Webinar hosted by the LINKAGES project as part of the Key Populations: Evidence in Action series.
To access the audio recording of the webinar, please click here.
On October 5th, the USAID– and PEPFAR-supported LINKAGES project hosted the first webinar in a new webinar series entitled Key Populations: Evidence in Action. This inaugural webinar included presentations on social network interventions to improve HIV case finding among female sex workers, men who have sex with men, and people who inject drugs.
Stephen Mills, FHI 360/LINKAGES/Thailand
Introduction and the purpose of social networking interventions in the HIV cascade
Kiira Gustafson, Population Services International/Myanmar
Innovative active HIV case finding in Myanmar for key populations: A focus on the most underprivileged and underserved groups
Olga Denisiuk, Alliance for Public Health/Ukraine
Optimized case finding as a strategy to improve the HIV care continuum for people who inject drugs
Wame Dikobe, FHI 360/LINKAGES/Botswana
How the enhanced peer outreach approach improved HIV yield among female sex workers and men who have sex with men in Botswana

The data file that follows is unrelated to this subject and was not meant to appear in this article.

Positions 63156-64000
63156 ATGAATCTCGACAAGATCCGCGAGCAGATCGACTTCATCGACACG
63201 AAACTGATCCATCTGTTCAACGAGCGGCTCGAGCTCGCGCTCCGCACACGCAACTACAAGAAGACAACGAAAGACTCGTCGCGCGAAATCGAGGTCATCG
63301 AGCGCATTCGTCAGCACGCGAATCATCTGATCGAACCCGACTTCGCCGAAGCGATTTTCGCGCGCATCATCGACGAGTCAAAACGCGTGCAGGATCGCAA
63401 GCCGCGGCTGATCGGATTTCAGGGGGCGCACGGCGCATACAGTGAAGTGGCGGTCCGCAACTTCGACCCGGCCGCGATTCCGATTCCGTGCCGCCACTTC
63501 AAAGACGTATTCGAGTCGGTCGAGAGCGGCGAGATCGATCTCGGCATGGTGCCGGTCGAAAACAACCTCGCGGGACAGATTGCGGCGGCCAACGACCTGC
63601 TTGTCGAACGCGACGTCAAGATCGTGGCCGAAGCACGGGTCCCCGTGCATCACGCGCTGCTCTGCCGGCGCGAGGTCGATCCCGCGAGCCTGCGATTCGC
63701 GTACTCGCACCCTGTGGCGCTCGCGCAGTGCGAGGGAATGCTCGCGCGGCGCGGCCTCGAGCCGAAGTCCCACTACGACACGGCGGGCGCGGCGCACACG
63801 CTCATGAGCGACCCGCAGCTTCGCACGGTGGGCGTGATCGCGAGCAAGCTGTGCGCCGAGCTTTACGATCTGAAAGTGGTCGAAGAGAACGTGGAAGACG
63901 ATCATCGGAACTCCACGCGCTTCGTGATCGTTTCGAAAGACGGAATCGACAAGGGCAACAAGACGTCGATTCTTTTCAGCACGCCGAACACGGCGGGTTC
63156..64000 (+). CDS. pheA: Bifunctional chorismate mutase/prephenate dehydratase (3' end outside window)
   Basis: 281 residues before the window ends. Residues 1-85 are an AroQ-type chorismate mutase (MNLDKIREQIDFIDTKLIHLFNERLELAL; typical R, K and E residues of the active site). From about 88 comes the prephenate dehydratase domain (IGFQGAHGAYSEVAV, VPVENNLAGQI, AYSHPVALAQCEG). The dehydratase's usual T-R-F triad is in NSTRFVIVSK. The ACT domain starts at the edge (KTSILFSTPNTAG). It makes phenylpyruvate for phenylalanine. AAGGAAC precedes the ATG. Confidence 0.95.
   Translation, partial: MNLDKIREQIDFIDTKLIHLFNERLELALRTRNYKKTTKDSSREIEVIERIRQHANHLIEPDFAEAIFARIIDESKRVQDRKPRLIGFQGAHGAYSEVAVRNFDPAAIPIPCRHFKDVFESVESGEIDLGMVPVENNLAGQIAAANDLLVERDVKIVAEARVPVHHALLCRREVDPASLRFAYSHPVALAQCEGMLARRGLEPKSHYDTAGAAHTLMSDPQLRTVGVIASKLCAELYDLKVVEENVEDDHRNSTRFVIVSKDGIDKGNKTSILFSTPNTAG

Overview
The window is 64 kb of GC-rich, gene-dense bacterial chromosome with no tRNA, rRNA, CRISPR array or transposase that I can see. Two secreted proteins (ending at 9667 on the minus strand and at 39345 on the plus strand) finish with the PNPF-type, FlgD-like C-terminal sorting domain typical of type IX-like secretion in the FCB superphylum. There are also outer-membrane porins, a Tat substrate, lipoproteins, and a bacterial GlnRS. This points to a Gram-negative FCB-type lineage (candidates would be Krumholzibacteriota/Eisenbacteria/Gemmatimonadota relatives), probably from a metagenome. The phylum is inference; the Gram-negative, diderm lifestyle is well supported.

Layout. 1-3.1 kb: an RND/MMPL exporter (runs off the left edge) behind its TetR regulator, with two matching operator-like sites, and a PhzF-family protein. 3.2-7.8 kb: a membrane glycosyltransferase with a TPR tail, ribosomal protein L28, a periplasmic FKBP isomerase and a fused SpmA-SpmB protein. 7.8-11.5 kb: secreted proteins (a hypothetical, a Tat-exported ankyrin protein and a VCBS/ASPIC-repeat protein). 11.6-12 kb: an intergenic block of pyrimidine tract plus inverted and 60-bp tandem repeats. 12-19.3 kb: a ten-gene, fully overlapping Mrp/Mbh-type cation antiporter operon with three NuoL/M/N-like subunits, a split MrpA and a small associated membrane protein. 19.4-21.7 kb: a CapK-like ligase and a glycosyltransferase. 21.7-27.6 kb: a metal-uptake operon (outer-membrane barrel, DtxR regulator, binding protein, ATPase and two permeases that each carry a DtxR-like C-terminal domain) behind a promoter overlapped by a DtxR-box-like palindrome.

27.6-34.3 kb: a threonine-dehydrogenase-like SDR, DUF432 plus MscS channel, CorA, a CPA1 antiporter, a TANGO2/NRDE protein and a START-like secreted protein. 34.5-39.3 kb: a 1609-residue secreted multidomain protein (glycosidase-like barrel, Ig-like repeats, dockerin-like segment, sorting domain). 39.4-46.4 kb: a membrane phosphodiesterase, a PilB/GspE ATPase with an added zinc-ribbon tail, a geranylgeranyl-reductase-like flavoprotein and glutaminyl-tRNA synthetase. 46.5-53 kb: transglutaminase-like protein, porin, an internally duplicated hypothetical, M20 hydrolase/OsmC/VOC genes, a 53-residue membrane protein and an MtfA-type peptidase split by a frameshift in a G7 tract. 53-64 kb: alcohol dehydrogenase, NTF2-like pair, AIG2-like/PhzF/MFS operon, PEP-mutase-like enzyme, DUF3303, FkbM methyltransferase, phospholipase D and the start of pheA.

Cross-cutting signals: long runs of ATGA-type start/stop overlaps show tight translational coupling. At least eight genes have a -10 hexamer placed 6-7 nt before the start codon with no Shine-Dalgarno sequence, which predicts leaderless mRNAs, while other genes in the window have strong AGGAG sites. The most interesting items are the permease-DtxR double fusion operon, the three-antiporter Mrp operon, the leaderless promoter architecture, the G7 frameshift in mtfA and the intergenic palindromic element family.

This webinar series is intended to be a platform for (1) sharing state-of-the-art knowledge, emerging evidence, and promising practices for achieving greater impact on the HIV epidemic through programs for key populations; (2) addressing pressing questions and controversial issues from the perspective of key population experts and community members; and (3) fostering dialogue among a broad set of partners working in key-population-focused research, programming, and advocacy.
The webinars will cover a range of topics, including introduction and scale-up of HIV self-testing and pre-exposure prophylaxis for key populations; cascade monitoring and data use; information and communication technology-based interventions; effective strategies for addressing violence, stigma, and discrimination; differentiated models for delivering antiretroviral therapy; and community empowerment.
This webinar series is open to anyone interested in key populations, including program implementers, researchers, policy-makers, advocates, funders, and community members.